Paramagnetic nanoparticles as potential MRI contrast agents: characterization, NMR relaxation, simulations and theory

  • Quoc Lam Vuong
  • Sabine Van Doorslaer
  • Jean-Luc Bridot
  • Corradina Argante
  • Gabriela Alejandro
  • Raphaël Hermann
  • Sabrina Disch
  • Carlos Mattea
  • Siegfried Stapf
  • Yves Gossuin
Research Article



Paramagnetic nanoparticles, mainly rare earth oxides and hydroxides, have been produced these last few years for use as MRI contrast agents. They could become an interesting alternative to iron oxide particles. However, their relaxation properties are not well understood.

Materials and methods

Magnetometry, 1H and 2H NMR relaxation results at different magnetic fields and electron paramagnetic resonance are used to investigate the relaxation induced by paramagnetic particles. When combined with computer simulations of transverse relaxation, they allow an accurate description of the relaxation induced by paramagnetic particles.


For gadolinium hydroxide particles, both T1 and T2 relaxation are due to a chemical exchange of protons between the particle surface and bulk water, called inner sphere relaxation. The inner sphere is also responsible for T1 relaxation of dysprosium, holmium, terbium and erbium containing particles. However, for these latter compounds, T2 relaxation is caused by water diffusion in the field inhomogeneities created by the magnetic particle, the outer-sphere relaxation mechanism. The different relaxation behaviors are caused by different electron relaxation times (estimated by electron paramagnetic resonance).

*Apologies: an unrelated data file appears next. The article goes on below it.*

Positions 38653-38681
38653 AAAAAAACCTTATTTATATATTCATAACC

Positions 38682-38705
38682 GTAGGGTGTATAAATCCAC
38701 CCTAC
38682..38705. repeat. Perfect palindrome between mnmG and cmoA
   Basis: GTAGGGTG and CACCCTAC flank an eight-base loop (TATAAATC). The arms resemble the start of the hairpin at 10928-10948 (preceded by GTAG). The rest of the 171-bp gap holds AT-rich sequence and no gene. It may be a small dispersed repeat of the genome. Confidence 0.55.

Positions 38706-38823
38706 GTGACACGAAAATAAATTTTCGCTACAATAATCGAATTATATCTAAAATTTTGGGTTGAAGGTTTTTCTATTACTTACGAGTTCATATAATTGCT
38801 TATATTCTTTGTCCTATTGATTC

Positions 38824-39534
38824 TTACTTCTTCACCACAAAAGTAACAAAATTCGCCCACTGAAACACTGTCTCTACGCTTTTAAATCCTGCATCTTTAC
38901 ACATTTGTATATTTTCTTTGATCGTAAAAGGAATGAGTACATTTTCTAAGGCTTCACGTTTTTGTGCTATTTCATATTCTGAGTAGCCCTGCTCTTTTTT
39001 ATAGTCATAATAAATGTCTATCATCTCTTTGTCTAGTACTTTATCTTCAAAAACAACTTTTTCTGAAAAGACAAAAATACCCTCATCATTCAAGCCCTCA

These findings may allow tailoring paramagnetic particles: ultrasmall gadolinium oxide and hydroxide particles for T1 contrast agents, with shapes ensuring the highest surface-to-volume ratio. All the other compounds present interesting T2 relaxation performance at high fields. These results are in agreement with computer simulations and theoretical predictions of the outer-sphere and static dephasing regime theories. The T2 efficiency would be optimum for spherical particles of 40–50 nm radius.


Nanoparticles Paramagnetic Contrast agents MRI Relaxation Simulation Relaxation theory 

Supplementary material

10334_2012_326_MOESM1_ESM.docx (56 kb)
Supplementary material 1 (DOCX 56 kb)


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Copyright information

© ESMRMB 2012

Authors and Affiliations

  • Quoc Lam Vuong
    • 1
  • Sabine Van Doorslaer
    • 2
  • Jean-Luc Bridot
    • 3
    • 4
  • Corradina Argante
    • 1
  • Gabriela Alejandro
    • 2
    • 5
  • Raphaël Hermann
    • 6
    • 7
  • Sabrina Disch
    • 6
  • Carlos Mattea
    • 8
  • Siegfried Stapf
    • 8
  • Yves Gossuin
    • 1
  1. 1.Biological Physics DepartmentUniversity of Mons—UMONSMonsBelgium
  2. 2.Department of PhysicsUniversity of AntwerpAntwerpBelgium
  3. 3.Department of ChemistryUniversité LavalQuebec CityCanada
  4. 4.Centre de Recherche sur les Matériaux Avancés (CERMA)Université LavalQuebec CityCanada
  5. 5.Centro Atómico Bariloche (CNEA) and CONICETSan Carlos de BarilocheArgentina
  6. 6.Institut für Festkörperforschung, JCNS und JARA-FITForschungszentrum, Jülich GmbHJülichGermany
  7. 7.Faculté des SciencesUniversité de LiègeLiègeBelgium
  8. 8.Fakultät für Mathematik und Naturwissenschaften, FG Technische Physik II/PolymerphysikTechnische Universität IlmenauIlmenauGermany

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